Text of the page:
When it comes to looking for a place to live, websites and apps like Zillow, Trulia, Craigslist and realtor.com ultimately offer consumers everything they need without picking up the phone. With the touch of a few buttons, an application fee, security deposit and first month’s rent can all be wired to the homeowner before they even show the property.
Once you find the perfect place, all you have to do is wire the money to the homeowner who happens to be out of the country, but has a plan to get the keys in your hand - perhaps through an “agent” or lawyer working on their behalf.
Here’s the catch – some of these listings don’t exist or are posted by fraudsters. And once you wire the money, it’s gone. As we’ve seen locally and warned about in the past, some scammers hijack legitimate listings by changing the contact information and posting them on a different site. Maybe the photos are of a home that isn’t even up for rent, or listed at an address that doesn’t exist! Whatever the case, if you haven’t done your homework you can say goodbye to the money you sent.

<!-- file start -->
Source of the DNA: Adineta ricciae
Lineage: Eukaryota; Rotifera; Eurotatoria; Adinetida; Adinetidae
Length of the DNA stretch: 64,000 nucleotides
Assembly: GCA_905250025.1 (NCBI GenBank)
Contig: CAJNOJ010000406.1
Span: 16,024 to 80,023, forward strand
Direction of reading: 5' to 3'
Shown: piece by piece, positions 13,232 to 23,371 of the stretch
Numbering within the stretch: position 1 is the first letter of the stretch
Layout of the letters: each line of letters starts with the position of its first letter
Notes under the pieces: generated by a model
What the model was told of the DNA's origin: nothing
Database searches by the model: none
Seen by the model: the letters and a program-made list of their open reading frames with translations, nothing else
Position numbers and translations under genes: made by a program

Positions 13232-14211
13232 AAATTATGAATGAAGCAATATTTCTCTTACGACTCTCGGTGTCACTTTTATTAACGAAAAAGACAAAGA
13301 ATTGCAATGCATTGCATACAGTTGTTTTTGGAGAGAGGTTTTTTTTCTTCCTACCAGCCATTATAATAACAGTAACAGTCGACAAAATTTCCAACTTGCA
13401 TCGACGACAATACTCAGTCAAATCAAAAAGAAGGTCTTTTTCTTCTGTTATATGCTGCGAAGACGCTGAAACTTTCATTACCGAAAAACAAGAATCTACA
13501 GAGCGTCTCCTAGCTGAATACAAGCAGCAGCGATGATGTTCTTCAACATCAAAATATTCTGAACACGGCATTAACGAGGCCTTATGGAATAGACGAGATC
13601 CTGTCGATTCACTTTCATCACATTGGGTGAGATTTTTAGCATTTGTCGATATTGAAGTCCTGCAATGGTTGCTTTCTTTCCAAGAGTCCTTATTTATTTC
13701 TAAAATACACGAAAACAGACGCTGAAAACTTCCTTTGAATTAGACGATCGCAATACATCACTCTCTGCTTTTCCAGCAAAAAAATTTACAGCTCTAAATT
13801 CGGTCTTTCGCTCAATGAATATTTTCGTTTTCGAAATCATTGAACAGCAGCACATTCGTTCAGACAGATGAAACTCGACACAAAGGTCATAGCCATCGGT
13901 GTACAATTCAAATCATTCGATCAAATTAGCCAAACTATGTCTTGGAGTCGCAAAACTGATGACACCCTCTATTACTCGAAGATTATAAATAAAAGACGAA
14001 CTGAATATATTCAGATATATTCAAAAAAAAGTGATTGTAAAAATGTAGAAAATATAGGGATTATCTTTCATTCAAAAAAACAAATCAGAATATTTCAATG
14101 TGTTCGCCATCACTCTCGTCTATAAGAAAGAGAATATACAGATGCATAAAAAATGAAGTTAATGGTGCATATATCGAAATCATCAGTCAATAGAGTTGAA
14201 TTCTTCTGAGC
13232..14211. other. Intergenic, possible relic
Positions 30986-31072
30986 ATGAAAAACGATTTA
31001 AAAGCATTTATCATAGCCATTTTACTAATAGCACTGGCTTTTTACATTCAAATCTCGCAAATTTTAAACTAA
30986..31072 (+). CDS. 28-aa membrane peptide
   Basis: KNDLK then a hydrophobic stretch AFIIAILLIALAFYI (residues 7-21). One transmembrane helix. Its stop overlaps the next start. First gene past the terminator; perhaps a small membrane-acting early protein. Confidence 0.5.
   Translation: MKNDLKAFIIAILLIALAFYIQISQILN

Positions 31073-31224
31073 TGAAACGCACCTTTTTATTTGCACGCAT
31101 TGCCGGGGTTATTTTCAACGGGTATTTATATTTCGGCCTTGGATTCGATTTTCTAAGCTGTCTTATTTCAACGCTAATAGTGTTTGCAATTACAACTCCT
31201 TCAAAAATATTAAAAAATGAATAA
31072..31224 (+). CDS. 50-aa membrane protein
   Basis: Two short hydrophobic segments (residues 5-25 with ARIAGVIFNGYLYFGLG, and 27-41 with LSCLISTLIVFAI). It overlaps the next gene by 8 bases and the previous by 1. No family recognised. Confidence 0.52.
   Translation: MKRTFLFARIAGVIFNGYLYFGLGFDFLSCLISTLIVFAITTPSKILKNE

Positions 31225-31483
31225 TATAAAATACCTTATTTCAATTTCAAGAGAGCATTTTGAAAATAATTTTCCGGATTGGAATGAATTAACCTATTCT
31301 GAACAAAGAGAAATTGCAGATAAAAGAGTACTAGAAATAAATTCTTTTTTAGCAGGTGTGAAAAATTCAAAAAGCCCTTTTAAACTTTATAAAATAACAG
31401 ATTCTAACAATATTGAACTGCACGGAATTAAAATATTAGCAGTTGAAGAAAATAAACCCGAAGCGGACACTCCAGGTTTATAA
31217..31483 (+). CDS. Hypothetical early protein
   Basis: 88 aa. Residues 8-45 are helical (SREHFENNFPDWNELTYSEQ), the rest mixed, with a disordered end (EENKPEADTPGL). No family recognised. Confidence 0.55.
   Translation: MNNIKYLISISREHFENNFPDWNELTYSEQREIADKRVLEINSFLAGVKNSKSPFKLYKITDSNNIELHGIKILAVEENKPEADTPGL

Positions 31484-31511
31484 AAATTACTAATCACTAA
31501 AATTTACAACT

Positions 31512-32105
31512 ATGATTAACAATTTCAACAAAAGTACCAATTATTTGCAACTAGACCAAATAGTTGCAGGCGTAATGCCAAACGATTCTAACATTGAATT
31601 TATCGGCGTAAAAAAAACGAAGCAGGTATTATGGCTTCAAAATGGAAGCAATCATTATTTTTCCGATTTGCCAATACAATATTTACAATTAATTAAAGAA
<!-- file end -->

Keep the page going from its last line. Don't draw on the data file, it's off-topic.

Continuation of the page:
Here’s a suggestion. If you contact the homeowner, “Realtor” or “manager” by email or online and receive a reply with these characteristics, steer clear and reconsider how you’re searching:
1. The email starts out with Sir/Madam
2. There are misspellings scattered through the email
3. Character mistakes are ample: i.e. Hello,my nameis Susie.
4. Excessive capitilization is used
5. The email references the UK, Cashier's Checks, Doctors, Nigeria, etc.
6. The writer prefers to communicate via email and doesn't want to talk on the phone
If you think you may be a target of a rental scam, file a complaint with the Federal Trade Commission. And as always, if it seems too good to be true, it probably is!